Wider conversations can have far-reaching effects. Katie Francis (pictured above), winner of the Healthy Living Advisor category at last year’s Recognition of Excellence Awards, used the sexual health training she had undertaken while working as a healthy living champion in a branch of Day Lewis in Thetford to offer her services to a local ‘Big Brother’ group that helps vulnerable children. It was so successful that it evolved into the ‘Ask for Katie’ scheme, where anyone could come in to her branch and ask to see her to talk about anything including condoms or STI tests. 

Now a dispensing assistant and health champion at Day Lewis on Norwich Road in Ipswich, Katie says: “Common myths are still believed, in part due to the stigma attached to talking about sex, so as a member of staff we can break that barrier with each patient, as we are so accessible.” 

Spreading the message

Other ideas for promoting sexual health services in pharmacy include:

  • Provision of free condoms through local condom distribution schemes, such as the C-Card scheme, which provides registered young people with a C-Card, entitling them to free condoms
  • Promotion of condom use and access to free condoms at screening and treatment sites 
  • Working with local CASH services to operate a ‘clinic in a box’ service (some big pharmacies in major cities are doing this already)
  • Signposting to other CASH services through pharmacy displays 
  • Raising awareness of HIV, chlamydia and other sexually transmitted infections, including HIV and the risks of re-infection 
  • Providing, with the help of the National Chlamydia Screening Programme, an easy-to-use non-invasive test kit 
  • Being aware of the referral pathways to other local services or to another local pharmacy that offers a service you don’t provide.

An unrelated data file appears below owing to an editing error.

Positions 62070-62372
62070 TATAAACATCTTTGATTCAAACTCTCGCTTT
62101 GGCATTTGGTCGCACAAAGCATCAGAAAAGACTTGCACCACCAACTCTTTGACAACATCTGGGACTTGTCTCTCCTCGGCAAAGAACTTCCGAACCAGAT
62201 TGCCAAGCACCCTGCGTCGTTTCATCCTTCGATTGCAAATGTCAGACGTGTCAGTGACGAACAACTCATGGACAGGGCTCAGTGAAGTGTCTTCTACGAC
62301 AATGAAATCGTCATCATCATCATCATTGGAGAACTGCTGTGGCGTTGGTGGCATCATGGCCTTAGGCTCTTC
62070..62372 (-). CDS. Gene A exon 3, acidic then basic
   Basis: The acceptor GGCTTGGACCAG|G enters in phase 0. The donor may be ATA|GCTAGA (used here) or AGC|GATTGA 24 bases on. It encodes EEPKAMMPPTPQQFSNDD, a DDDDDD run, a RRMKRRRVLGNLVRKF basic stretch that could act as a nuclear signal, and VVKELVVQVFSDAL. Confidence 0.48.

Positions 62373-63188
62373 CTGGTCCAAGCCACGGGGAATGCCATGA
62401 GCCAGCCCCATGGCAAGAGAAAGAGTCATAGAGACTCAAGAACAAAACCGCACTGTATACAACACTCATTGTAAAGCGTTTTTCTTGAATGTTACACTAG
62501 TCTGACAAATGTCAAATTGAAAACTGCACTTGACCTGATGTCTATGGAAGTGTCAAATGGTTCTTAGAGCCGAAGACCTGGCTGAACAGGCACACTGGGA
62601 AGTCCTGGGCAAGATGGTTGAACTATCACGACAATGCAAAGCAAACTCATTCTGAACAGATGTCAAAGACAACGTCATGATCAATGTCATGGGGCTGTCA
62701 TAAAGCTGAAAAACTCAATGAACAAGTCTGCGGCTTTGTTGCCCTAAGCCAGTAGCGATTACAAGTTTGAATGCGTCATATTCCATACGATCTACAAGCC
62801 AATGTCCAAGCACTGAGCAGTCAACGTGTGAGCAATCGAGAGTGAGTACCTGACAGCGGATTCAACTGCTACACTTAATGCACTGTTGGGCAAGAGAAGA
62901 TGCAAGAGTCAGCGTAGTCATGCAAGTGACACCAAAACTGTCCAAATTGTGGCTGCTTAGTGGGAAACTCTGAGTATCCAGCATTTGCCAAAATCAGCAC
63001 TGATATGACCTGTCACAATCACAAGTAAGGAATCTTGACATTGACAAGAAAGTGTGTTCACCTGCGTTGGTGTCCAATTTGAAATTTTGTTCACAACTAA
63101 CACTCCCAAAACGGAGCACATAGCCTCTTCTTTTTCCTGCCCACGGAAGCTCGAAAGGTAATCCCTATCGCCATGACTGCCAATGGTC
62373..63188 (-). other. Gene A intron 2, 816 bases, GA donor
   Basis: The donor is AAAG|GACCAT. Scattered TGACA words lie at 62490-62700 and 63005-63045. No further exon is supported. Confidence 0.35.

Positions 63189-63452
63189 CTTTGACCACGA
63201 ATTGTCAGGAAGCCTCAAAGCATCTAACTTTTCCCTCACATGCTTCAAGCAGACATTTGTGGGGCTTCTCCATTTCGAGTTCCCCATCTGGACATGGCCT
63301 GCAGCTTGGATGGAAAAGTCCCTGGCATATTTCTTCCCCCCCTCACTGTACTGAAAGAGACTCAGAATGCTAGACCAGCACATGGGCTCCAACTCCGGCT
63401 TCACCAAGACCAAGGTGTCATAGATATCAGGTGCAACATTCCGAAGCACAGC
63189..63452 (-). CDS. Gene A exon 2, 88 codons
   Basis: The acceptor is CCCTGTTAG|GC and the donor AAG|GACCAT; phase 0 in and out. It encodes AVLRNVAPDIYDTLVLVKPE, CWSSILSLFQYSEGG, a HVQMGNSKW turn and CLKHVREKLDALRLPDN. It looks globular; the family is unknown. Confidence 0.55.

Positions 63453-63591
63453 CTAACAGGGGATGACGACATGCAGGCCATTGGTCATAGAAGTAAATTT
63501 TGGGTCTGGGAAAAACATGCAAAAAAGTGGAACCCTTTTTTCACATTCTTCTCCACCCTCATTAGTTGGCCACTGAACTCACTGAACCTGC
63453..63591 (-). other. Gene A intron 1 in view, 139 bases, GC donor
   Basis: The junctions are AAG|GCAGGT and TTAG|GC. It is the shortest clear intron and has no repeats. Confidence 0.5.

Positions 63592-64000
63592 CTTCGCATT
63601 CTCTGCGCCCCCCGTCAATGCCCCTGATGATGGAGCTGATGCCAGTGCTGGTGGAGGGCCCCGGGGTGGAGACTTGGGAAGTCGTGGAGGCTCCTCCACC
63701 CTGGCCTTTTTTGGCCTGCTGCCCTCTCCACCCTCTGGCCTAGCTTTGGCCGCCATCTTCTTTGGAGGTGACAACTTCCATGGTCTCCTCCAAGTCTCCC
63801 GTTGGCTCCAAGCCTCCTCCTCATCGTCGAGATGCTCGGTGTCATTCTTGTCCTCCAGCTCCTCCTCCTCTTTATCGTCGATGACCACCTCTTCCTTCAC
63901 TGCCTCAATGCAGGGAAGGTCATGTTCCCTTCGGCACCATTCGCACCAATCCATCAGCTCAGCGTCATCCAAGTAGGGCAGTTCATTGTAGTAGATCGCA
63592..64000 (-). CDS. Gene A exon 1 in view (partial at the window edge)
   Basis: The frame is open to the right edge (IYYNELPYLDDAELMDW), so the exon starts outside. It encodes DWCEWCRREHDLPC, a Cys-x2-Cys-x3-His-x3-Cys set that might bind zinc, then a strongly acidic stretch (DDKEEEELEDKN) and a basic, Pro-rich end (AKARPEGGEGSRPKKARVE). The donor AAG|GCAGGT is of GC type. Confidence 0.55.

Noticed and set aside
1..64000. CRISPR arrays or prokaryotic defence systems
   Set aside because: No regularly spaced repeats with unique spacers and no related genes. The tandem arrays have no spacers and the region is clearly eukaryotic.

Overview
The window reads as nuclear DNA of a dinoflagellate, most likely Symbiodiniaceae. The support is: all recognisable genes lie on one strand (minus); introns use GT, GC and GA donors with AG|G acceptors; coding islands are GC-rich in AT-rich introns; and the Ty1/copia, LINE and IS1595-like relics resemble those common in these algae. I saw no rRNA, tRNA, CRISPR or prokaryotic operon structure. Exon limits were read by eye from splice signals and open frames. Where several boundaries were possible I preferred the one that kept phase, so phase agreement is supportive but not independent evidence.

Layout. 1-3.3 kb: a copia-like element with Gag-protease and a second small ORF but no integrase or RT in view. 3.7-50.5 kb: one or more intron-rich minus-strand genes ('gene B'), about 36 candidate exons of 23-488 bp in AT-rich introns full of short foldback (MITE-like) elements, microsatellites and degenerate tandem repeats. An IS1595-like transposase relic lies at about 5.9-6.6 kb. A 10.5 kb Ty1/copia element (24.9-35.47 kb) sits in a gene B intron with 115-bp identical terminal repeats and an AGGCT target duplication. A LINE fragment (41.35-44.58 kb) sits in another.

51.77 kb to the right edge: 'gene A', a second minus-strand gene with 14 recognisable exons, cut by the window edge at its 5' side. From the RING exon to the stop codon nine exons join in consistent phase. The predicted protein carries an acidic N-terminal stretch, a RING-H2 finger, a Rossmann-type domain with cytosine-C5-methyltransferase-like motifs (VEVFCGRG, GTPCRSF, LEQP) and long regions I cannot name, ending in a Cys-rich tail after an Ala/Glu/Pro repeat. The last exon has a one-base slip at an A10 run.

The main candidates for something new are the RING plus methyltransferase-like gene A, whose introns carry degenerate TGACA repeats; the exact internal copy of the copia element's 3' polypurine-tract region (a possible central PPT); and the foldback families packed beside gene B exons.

As well as signage that makes it clear that there is a consultation room for customers needing advice and that EHC and other contraception are available, some pharmacies put cards on the shelf to inform customers about specific products or services that they can then take to a member of staff for help and advice. Katie Francis, former Recognition of Excellence Awards winner, dispensing assistant and health champion at Day Lewis on Norwich Road in Ipswich, explains that her pharmacy uses this approach, and it’s “an excellent idea, as most patients do not want to walk into a shop full of people and ask for condoms”. 

This simple initiative improves visibility and allows customers a greater level of privacy in store, as well as providing yet another example of how pharmacy is vitally important in offering these services to customers without the need for an appointment. It is this kind of knowledge, accessibility and approachability that makes pharmacy teams key players in safeguarding customers’ sexual and reproductive health. As Karin says: “If you take an informed and positive attitude to sexual health, this can help your customers to take a positive attitude too.”

Pharmacies can offer a convenient location to test for STIs